I’ve been on a kick the past few days watching First Person Defender, a series that examines the response of average citizens with limited firearms training when placed in force-on-force scenarios using Simunitions guns.
The most recent one, involving an Army veteran named Raven, is the first where I’ve substantially disagreed with the conclusion drawn by the instructor/host. He approved of her actions in the first scenario as defensible.
I disagree, and think she’d probably end up being charged with a felony charge, probably assault with a deadly weapon or manslaughter.
Let’s go to the film, and I’ll explain my reasoning.
In the first scenario, there is confrontation between two men, and while they are arguing, one shoots the other.
The man on the left has his gun already out, and he fires as the man on the right blades his body and appears to be reaching behind his right hip, possibly for a weapon of his own. The man on the right goes down after he is hit. Raven then draws her gun and takes aim at the man on the left.
He turns slowly towards her, with his gun lowered and finger off the trigger, his left hand raised, as he tells her, “Listen, calm down.”
She then shoots him as he’s standing there, and says after the fact, “You’re raising your gun at me.”
I didn’t see him raise his weapon. I didn’t see him being confrontational with her. I saw him trying to explain his position to her when she fired a shot into his upper torso. She then justified shooting him to herself after the fact.
It’s not a clearcut defensive shooting. Her justification of her decision to shoot is now paramount.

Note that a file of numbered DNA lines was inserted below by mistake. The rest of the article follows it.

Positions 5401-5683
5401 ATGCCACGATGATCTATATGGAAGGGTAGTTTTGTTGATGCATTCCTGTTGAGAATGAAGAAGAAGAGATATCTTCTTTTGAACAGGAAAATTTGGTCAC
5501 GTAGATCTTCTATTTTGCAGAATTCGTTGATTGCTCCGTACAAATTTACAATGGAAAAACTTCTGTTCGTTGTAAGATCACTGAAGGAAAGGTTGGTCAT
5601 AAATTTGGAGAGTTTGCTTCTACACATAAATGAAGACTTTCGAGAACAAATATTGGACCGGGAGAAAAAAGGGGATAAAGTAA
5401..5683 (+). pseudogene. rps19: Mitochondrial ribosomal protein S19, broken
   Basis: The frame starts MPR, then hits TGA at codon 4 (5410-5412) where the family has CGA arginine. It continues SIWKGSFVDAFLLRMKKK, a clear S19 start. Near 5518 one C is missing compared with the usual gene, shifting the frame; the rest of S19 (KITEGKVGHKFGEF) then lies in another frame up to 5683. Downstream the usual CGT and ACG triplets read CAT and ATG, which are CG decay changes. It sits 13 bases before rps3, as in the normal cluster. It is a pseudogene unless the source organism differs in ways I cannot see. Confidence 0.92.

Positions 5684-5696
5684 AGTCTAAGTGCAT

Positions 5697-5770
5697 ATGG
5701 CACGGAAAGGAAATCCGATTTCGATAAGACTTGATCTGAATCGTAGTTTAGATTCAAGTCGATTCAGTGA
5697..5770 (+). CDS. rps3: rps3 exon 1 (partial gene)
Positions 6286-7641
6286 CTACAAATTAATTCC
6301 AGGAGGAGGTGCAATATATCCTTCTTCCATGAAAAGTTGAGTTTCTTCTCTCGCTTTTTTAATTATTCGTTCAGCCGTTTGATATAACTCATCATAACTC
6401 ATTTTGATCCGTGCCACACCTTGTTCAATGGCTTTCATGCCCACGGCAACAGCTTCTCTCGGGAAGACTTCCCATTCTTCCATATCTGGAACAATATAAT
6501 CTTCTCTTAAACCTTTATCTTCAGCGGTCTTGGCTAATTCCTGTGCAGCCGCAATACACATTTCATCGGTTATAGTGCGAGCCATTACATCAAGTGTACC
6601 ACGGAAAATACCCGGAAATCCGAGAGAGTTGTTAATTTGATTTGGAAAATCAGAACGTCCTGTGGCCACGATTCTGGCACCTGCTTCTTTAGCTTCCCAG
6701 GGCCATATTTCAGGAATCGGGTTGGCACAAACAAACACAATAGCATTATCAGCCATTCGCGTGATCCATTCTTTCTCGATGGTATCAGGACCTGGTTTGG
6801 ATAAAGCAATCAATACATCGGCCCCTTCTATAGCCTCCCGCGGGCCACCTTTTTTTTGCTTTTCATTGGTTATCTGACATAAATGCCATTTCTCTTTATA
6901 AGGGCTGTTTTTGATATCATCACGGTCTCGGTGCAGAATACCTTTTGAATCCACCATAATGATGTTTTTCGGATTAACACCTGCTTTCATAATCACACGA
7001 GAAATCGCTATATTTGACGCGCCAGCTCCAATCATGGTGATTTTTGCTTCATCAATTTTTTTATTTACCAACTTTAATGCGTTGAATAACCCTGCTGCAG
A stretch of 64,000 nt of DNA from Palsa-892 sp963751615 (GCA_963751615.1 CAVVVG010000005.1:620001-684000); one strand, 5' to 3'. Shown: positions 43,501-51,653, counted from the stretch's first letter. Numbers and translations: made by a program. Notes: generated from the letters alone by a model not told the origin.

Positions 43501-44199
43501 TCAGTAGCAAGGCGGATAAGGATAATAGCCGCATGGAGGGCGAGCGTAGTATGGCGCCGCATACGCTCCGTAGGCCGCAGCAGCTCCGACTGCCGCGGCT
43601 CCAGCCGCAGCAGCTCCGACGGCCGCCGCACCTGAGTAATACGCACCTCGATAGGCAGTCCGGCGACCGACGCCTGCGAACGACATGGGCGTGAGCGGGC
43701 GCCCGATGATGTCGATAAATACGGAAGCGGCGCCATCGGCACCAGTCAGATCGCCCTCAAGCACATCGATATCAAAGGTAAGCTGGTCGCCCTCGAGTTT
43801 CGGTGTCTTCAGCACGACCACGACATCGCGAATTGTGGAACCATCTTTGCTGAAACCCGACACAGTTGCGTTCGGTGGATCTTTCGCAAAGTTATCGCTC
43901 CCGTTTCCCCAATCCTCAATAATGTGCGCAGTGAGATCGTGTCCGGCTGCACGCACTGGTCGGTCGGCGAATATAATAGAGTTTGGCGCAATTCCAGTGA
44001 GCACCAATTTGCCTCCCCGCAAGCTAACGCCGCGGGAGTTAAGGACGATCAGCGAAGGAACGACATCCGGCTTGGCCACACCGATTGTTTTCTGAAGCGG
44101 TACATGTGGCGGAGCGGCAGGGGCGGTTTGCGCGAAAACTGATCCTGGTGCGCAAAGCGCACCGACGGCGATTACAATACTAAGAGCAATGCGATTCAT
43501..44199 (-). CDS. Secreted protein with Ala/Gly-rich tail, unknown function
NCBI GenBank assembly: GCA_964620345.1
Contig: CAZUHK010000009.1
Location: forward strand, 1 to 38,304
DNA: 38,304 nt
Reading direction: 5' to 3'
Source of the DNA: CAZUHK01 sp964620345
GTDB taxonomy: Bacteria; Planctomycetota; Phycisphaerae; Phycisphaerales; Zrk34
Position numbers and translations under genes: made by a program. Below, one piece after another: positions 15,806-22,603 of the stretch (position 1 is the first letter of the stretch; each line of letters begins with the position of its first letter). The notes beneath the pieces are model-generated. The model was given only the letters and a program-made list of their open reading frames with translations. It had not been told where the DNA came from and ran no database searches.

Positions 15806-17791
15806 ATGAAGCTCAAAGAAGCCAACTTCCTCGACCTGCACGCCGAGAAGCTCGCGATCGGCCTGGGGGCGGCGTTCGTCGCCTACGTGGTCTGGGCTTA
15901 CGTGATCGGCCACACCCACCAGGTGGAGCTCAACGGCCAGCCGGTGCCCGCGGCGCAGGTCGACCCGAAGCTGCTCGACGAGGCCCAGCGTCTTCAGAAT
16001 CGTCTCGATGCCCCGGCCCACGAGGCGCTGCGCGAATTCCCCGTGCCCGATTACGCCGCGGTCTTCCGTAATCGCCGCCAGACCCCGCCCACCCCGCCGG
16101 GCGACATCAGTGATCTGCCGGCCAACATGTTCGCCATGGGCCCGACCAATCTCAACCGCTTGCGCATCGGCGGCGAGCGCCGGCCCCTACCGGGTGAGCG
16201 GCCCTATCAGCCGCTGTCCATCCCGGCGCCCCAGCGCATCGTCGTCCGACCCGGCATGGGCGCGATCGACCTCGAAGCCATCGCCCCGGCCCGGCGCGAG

It’s in her debriefing where the wheels really come off.
When debriefed after the incident, she said that she shot him because, “I thought he had the advantage and was the aggressor, but I was not paying enough attention to what they were saying to one another to necessarily know. I was going off of the body feel?”
That she had no idea what was going on when she interjected herself into the situation would not go over well with investigators or prosectors if this was a real shooting.
The instructor/host then prompts her again, asking her a second time why she shot him. “I thought he was still aggressing,” and that “he must be the problem. I don’t know…”
“I don’t know.”
She confessed that she didn’t know what was going on between the two men, and didn’t have any idea why the man on the left shot the man on the right. She didn’t know if it was a crime, or if it was justified.
Then, she could not reasonably articulate why she fired her weapon at the man on the left. Other witnesses (if this was a real world scenario) may likely note had at least one hand up and was trying to talk with her, that he was not making any obvious aggressive motions towards her, and that she shot him without any clear warning or provocation.
If she made these same statements to law enforcement, without being able to articulate a clear and compelling reason for shooting him, she’d be in deep, deep trouble. She would likely to end up with criminal charges filed against her in very short order, facing a very expensive criminal trial, and possibly a civil trial.
One thing that many untrained people like Raven don’t grasp is that you must not only be in the right when they use a firearm defensively, you must also be able to reasonably articulate why you felt the other person was an immediate deadly force threat.
“I don’t know” is never an acceptable answer when an investigator asked you why you put a bullet into a fellow human being.
That’s the reason that the best firearms instructors ask “Why did you …” as much or more than they tell people how to do things.